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Cloud Computing’s Carrot
In this still-evolving market, some cloud vendors want to take control right away and are dangling the exclusivity carrot in front of solution providers, promising added incentives for those that sign on the exclusive dotted line. So far, few solution providers are taking the bait.
“The cloud space is still so small that the vendors feel they have control of the market,” said Eric Berridge, co-founder of New York-based cloud solution provider Bluewolf. “It’s the customers that control the market. Period. But that could change.”
To assert that control, some cloud vendors -- which solution providers wouldn’t specifically name -- push for exclusivity with their stable of solution providers. Berridge said, however, that in many cases vendors might not have to push too hard. Some relationships are relatively exclusive by nature and vendors and solution providers enter into an almost unwritten agreement. Bluewolf is in a unique position in that it’s a major Salesforce.com provider but is still free to work with other vendors, he said. For example, the company works with Oracle on the database side but would think twice before signing on with a competing pure CRM vendor other than Salesforce.com.
“If all of a sudden I told [Salesforce.com] I was going to build an Oracle on demand practice … they would see it as a break of trust,” Berridge said, adding that while Salesforce.com isn’t forcing Bluewolf into exclusivity, it is fairly inherent. The continual addition of features and modules on the part of Salesforce.com would make it difficult for Bluewolf to align itself with a different vendor. “We want to keep our focus,” he added.
Some cloud VARs have benefited from playing the exclusivity game. Bellevue, Wash.-based Explore Consulting was an exclusive NetSuite solution provider for years and received incentives for that agreement.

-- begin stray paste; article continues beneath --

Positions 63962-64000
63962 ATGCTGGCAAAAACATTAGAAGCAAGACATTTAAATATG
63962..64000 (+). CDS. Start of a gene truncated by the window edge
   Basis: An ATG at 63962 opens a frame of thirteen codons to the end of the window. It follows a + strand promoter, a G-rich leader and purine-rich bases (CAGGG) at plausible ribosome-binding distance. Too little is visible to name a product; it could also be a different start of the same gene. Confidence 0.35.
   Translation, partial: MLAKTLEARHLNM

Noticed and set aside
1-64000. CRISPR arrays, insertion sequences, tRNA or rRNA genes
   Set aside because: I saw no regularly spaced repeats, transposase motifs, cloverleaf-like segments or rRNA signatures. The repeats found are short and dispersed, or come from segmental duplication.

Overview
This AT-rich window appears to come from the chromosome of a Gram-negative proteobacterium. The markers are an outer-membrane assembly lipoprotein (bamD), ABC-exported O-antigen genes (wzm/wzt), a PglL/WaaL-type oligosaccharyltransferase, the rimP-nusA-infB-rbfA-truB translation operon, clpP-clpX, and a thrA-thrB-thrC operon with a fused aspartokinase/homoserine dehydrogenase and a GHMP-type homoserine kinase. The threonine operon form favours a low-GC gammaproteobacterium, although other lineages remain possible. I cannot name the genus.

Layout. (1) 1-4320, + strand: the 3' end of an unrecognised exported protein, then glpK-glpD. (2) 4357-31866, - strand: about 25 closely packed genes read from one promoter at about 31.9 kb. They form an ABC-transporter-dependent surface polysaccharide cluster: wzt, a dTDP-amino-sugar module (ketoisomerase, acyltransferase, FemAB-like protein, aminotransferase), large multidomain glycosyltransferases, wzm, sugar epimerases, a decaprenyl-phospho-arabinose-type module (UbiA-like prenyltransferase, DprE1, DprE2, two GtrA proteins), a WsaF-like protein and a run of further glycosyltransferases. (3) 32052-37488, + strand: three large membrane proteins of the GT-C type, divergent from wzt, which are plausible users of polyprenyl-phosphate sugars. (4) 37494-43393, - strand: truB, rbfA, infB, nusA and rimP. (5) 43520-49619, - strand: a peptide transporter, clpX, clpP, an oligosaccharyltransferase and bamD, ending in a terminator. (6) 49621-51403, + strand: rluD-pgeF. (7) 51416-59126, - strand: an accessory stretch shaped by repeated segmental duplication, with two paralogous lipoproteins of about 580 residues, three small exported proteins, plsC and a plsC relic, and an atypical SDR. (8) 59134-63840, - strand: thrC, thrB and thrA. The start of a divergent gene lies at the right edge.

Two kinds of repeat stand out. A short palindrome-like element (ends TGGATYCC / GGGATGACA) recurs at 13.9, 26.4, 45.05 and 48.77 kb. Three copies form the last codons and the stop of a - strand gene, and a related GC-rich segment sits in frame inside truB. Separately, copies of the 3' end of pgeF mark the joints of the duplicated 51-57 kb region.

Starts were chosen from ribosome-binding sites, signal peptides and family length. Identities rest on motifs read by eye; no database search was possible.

“We were exclusive, but we all just kind of outgrew the exclusivity thing,” said Jeremy DeSpain, Explore Consulting’s co-founder. “The industry grew and the space grew out of that small-niche mentality.” Now, Explore Consulting offers solutions across other platforms, has signed on with Amazon.com and is working to integrate solutions from both Amazon.com and NetSuite, DeSpain said.
“It gives us the ability to cross-sell, in this case, Amazon customers to the NetSuite platform,” he said. “We can provide better overall solutions to customers. I view it as complementary to extend out and beyond what core NetSuite functionality offers to clients.” Looking back, DeSpain said the NetSuite exclusivity was a win-win for both companies as it helped establish a strong customer loyalty, helped Explore Consulting gain experience and pushed it to becoming one of the biggest NetSuite providers.
“Being the best at one thing is better than being average at a lot of other things. It was a huge benefit early on,” DeSpain said. In the end, some solution providers vehemently believe exclusivity goes against the true meaning of cloud computing.
“We haven’t had any one company asking for exclusivity, and if they did we wouldn’t work with them. But we haven’t seen that,” said Patrick Ciccarelli, president and CEO of Varsity Technologies, a San Francisco-based cloud solution provider. “As soon as you’re exclusive, you’re breaking down the idea of this amorphous thing [the cloud] you can use on an as-needed basis.” —Andrew R. Hickey
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